On January 21, 1998, the night before his 38th birthday, federal prosecutor Stanley Alpert was kidnapped by a car full of gun-toting thugs. Hoping to make a large withdrawal with his ATM card, they took him, blindfolded, to a Brooklyn apartment, and improvised. All night, his captors alternately held guns to his head, threatened his family, engaged him in discussions of "gangsta" philosophy, sought his legal advice, and even offered him sexual favors from their prostitute girlfriends as a "birthday present".
As Alpert talked with them, played on their attitudes and fears, and memorized every detail he could, his law-enforcement colleagues launched a major police and FBI investigation that would take many strange twists and turns.
Filled with immediacy, drama, and extraordinary characters, The Birthday Party reads like a thriller - but every word is true.
Would you listen to The Birthday Party again? Why?
Yes, it was an interesting and entertaining read
Was there a moment in the book that particularly moved you?
-- SPOILER ALERT --
The author/victim made very good decisions while in the hands of his captors but the moment he is released he turns into a complete dunce.
For example, the first thing he does when released is try to call his father, then his friends... then more friends... then his father again! How about this, dumb-ass, call the f-ing cops!
Later, he gets a threatening voice mail from one of the criminals and, yet again, we can rely on our hero to ignore it and make no mention of passing this onto the cops! This is even worse because if a snitch hadn't alerted the cops, the criminal would have, at the very leased, attempted to kill his own lawyer.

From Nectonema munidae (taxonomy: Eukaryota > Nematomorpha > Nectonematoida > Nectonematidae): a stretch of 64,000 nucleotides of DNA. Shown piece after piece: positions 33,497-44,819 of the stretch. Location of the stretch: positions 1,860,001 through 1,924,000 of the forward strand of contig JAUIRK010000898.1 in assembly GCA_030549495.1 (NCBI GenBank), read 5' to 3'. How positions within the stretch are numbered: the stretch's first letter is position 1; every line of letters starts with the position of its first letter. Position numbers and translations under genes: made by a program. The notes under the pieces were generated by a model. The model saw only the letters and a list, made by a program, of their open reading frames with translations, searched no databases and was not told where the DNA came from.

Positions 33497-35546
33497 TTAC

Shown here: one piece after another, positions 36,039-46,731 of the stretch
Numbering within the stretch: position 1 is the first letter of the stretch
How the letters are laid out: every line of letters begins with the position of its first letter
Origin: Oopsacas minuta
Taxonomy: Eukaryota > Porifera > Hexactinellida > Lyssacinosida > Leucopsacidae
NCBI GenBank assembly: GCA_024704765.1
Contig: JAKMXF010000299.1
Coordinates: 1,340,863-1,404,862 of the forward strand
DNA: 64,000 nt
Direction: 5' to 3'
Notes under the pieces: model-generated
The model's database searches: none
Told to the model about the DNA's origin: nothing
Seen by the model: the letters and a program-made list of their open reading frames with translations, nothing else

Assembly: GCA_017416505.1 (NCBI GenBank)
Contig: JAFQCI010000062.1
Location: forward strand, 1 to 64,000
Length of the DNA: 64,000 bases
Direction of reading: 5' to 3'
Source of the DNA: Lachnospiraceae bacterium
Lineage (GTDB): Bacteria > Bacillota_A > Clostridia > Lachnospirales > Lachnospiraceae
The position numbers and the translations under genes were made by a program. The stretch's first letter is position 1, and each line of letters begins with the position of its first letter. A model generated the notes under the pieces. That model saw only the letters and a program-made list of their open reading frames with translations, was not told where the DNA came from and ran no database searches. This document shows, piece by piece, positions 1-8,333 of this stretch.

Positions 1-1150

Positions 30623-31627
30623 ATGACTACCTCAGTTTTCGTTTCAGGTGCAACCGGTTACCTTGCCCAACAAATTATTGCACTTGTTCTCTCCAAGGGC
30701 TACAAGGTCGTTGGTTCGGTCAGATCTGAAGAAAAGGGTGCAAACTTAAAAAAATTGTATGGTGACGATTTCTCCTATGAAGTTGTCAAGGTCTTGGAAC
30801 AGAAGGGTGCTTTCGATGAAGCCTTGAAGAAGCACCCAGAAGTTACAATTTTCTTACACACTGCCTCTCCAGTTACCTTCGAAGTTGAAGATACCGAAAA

He has no excuse for acting in such a cavalier manner. He's a lawyer for f-cks sake! He should know better!
It moved me in the wrong way and made me incredibly frustrated with the author.
Any additional comments?
I would definitely suggest reading this book with the caveat that the end has a good chance to frustrate the reader.
1 of 1 people found this review helpful
Audible reviews on this audiobook yet, I get to be the first to give one. First, forget the narrator--okay, you don't always get Charlton Heston, but hey, someone is reading you a book, all right?... Now... I first encountered Stanley Alpert's story on 48 Hours Live To Tell. I instantly went looking for the book. This thing is great! It's terrifying, hilarious, engaging and so wacky and off the wall that when Stanley first told the tale to police, they thought he had to be making it up. Movie-style thugs with guns, drugs, sex, compassionate prostitutes who offer hostages freebies, fancy cars, wild rides--all after a simple ATM robbery goes awry. Unless you are obsessed with voice intonations, you can't help but love this audiobook. If you ARE obsessed with voice intonations, get it in print. Great story!
4 of 7 people found this review helpful
An unusual story, well told, in an authentic stream of consciousness grounded by riveting facts. Part novel, part legal thriller, part philosophy, part theological musing, part love story, part comedy, and part tragedy that explores a brilliant soul who has been forced to play teeter-totter on the edge of the abyss with some terribly misguided New York street youths. You are left feeling a joy in the simple pleasures of your own life as you see them through the eyes of a man who very nearly lost his.
The content isn't bad, but the reader is horrible. He sounds like he's reading a children's book. I had to bail out after about ten minutes. I tried to give it another shot and lasted another five.
I may try the hard copy, because I would like to hear the story, but there's no way I can listen to this guy for another ten minutes, much less ten hours.
I love my audiobooks, and there are some great readers out there. Then there are some okay ones, and some that are below par. And some just grate on you. This reader, I am sad to say, falls into the latter category.
2 of 6 people found this review helpful